The warm weather can change everyone’s digestion. You may find you’re feeling more dehydrated and thirsty and this may also affect your baby. If you’ve noticed your little one’s nappy is cleaner than usual and they’re hardly pooping, it may be a sign that he or she is constipated.
All parents should monitor how regularly their baby goes, especially in the warm weather, when they may be dehydrated.
Health Professional Educator Emma Park explains to The Healthy Mummy everything you need to know and look out for when it comes to your bub’s bowel movements.
Constipation in babies – the signs, the causes and the cure
Emma says the first question you need to ask is whether or not they are really constipated.
“It’s common for babies to only pass a bowel motion once per week,” she says.
“It’s also normal for them to strain. If they are in pain or stools are like pebbles than this is classed as constipation.”
Stool pattern varies for breastfed infants, it can be several times a day or once a week.
Emma says if you are breastfeeding them and they are constipated, it may be down to you not drinking enough water.
“It could contribute if mum is very dehydrated, often breastfeeding stimulates the thirst response,” she says.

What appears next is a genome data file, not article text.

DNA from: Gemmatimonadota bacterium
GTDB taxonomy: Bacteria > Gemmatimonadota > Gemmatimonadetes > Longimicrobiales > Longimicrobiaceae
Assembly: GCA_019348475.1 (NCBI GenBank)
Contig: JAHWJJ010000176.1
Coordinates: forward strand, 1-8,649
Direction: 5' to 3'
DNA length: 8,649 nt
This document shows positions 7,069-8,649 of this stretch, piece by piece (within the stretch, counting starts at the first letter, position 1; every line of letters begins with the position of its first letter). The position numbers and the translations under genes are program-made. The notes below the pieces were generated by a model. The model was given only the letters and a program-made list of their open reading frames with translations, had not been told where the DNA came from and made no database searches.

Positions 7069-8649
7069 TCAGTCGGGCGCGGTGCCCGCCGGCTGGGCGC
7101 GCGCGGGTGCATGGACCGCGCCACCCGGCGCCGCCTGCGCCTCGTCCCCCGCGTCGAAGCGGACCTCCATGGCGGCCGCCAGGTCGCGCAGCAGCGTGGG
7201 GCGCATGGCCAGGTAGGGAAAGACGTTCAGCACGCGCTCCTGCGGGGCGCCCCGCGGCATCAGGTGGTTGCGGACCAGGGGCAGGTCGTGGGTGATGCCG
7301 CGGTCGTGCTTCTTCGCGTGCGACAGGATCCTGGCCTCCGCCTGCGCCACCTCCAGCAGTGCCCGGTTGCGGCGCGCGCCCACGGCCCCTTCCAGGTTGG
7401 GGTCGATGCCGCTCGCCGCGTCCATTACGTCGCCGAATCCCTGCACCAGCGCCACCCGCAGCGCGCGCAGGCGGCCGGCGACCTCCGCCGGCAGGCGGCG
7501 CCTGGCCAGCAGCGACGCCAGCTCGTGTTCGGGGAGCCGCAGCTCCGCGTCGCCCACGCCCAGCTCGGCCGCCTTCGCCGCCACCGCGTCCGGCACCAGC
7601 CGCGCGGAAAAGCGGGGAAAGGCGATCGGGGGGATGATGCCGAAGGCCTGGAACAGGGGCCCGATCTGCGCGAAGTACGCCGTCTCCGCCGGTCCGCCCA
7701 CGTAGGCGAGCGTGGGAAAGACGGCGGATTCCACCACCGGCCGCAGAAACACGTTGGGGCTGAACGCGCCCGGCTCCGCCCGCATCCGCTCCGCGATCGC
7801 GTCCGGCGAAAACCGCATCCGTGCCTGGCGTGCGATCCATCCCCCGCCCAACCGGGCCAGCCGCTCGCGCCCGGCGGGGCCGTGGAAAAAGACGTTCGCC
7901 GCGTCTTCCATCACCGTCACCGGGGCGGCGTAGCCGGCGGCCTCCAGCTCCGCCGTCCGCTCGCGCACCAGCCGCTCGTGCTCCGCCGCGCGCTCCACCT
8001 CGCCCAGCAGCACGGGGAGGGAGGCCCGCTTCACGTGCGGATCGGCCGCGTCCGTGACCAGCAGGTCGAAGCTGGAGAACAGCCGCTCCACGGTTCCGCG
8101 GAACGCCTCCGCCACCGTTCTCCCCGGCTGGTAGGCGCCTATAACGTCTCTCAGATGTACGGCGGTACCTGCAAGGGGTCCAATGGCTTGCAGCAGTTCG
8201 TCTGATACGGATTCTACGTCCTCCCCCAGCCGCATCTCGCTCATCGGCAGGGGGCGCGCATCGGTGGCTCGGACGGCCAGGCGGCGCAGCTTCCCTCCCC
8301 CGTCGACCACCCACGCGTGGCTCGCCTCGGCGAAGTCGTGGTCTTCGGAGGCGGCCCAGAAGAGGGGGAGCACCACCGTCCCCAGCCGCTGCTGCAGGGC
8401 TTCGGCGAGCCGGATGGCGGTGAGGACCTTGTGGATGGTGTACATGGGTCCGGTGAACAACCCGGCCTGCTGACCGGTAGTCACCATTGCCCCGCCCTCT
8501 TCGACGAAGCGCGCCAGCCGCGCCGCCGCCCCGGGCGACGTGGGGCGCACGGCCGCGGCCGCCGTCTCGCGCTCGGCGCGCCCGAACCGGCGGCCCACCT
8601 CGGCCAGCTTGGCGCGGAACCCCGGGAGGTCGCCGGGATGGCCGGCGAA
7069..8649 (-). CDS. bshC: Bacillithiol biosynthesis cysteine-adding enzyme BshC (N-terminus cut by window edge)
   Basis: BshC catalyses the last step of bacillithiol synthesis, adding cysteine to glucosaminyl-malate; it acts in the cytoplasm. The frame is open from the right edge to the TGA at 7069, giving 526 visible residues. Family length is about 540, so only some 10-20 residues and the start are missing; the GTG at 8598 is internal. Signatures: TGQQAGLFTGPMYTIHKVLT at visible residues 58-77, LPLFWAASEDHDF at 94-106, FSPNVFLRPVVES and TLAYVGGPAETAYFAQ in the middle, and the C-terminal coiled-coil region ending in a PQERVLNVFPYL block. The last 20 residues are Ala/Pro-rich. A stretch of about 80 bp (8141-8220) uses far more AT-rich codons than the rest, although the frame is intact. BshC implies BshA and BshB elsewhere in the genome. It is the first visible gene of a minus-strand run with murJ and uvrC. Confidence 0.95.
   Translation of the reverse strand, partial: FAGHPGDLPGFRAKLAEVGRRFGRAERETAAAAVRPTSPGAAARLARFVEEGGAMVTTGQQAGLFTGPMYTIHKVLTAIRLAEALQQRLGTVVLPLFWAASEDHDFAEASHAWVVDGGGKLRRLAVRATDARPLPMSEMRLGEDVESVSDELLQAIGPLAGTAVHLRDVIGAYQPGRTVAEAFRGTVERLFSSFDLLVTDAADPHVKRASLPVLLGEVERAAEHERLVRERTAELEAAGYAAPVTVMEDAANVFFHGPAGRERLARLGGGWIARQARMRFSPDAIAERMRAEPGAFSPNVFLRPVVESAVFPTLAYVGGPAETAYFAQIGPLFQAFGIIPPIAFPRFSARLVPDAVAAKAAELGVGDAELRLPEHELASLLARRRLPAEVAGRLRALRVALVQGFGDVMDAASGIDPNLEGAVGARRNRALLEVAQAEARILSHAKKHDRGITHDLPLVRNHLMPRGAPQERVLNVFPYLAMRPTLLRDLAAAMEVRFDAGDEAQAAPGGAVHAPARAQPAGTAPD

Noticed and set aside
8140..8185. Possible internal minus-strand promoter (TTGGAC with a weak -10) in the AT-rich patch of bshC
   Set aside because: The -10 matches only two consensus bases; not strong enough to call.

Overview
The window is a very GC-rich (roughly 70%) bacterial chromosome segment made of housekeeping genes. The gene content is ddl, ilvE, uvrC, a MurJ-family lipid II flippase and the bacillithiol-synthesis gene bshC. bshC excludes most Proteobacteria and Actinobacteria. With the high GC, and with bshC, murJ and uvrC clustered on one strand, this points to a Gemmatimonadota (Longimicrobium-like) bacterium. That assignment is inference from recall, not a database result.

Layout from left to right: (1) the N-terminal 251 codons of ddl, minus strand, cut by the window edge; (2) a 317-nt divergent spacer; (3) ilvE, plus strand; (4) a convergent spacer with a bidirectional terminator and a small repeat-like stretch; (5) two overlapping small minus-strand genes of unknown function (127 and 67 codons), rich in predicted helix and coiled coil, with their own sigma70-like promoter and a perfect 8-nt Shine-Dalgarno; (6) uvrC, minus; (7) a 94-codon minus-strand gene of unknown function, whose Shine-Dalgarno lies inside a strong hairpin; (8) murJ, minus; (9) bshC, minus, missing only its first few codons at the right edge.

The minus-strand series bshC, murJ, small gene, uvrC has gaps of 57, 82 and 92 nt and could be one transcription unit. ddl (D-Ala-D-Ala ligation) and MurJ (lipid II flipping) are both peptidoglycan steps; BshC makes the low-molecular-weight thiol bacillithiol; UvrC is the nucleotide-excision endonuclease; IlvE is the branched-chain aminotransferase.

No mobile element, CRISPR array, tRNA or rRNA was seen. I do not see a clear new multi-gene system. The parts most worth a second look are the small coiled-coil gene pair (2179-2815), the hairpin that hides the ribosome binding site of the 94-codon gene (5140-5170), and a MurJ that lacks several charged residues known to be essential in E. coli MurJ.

“Drink a glass of water every time you feed and eat a diet containing high water content foods, such as fruit and veg and especially leafy greens.”
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Babies who are formula fed from birth should poo daily in first month and at least every second day from then on and stool should be soft and easily passed.
If your baby is not being breastfed and they are constipated, then Emma suggests if they are under six months to add lactulose (2ml) to their daily feed after seeing a GP.
“If they are over six months, warm water or diluted prune juice between feeds may help,” says Emma.
“Or try massaging their tummies in a clockwise direction, make cycle movements of their legs and try a warm bath to help their digestion.”
When transitioning to solids, Emma says it’s important to introduce water at the same time, i.e. every time you give food to your little one, give water as well, as also in between meals.
When it comes to toddlers being constipated, Emma suggests giving them stewed apricots, pears, prune juice and warm water with and in between meals.
“Try to include lots of plant foods and high fibre content foods regularly,” she says. “But avoid BRAT foods, which are often recommended for diarrhoea, such as bananas, rice, apples and toast. And avoid excessive dairy.”
When to see a GP
If the constipation isn’t relieved by the above methods or your baby is in pain.
Other things to know include;
“If there has been use of medications (antibiotics, losec, nurofen etc.) either directly to the infant or to mum whilst breastfeeding – this can disrupt the balance of bacteria and microbes in the gut,” she says.
“A specific strain probiotic can aid restoration of beneficial flora levels and assist with constipation.
“Ensure to include plant foods and fibre that are PRE-biotics (i.e. they feed and nourish the bacteria) and are crucial to restoration of good bacteria levels.”
Thanks so much Emma for this useful information.
If you have a little one and want to read more health and safety articles relating to their health, scroll through our kids health archives.